A fresh breeze is creating a welcome shift in Toronto’s tax conversation this week, led by the city’s new manager and Mayor John Tory on his one-year anniversary.
City Manager Peter Wallace made his debut presentation on his first city budget on Tuesday and he turned the annual budget conversation on its head by essentially telling city councillors that they had to have an adult conversation about taxes and services.
In recent years, the budget process has led with the funding gap between expected increases in expenditures and revenues.
The budget conversation would then to turn how to bridge that gap, either through cutting back on services or increasing revenues.
Wallace wisely turned that process on its head. He said councillors should start out with what they want to accomplish for the city and then decide how to pay for it. Refreshing.
He also outlined how city council has approved capital projects without approving the funding to pay for them.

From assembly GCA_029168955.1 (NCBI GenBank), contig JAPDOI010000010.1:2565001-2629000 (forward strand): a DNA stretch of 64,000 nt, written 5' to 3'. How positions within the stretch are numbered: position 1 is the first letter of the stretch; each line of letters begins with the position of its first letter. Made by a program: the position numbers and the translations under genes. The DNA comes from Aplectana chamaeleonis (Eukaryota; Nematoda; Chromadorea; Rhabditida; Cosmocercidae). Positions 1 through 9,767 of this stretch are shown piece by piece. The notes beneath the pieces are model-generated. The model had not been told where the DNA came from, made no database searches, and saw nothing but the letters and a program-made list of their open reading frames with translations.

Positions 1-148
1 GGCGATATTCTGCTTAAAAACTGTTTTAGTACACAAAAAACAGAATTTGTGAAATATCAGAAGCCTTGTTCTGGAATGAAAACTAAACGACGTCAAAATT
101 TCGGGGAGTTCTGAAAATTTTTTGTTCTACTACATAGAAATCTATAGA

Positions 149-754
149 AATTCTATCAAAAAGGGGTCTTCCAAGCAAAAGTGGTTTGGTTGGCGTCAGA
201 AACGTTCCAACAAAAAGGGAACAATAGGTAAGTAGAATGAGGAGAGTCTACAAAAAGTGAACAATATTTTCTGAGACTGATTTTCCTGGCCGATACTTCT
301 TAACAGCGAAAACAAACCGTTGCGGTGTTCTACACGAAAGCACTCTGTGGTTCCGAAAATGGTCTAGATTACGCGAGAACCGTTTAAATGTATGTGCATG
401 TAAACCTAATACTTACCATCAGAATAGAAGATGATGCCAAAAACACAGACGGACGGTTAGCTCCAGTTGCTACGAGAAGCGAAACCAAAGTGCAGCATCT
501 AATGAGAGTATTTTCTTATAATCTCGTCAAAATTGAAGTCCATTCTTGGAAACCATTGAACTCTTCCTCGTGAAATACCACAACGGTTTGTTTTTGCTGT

Today, in a speech to the Economic Club, John Tory upped the ante.
He acknowledged that the city currently has $17.9 billion in unfunded capital projects on the books for 2016 to 2025. He proposed a City Building Fund to address it.
He said: “I will be looking to my council colleagues and city staff to suggest other ways to grow this fund, so that we can move ahead aggressively with the kind of city we want to build. As a start, I will be proposing to City Council that we introduce a modest levy that will start in 2017 as the current Scarborough Subway levy concludes.”
He proposed that the City Building Fund would include revenues from a 0.5 per cent property tax increase each year for 5 years.
It would start in 2017.
Federal and provincial funds would be directed to it.
It would be dedicated to transit and housing.
The Mayor’s office estimates at the end of 5 years that would bring in $65 million. A good start, but still not enough to address the city’s pressing needs.
While it represented a good start to the annual budget season discussion to have the mayor lead with new revenue-generating proposals for the capital budget, his signal on the operating budget isn’t as heartening.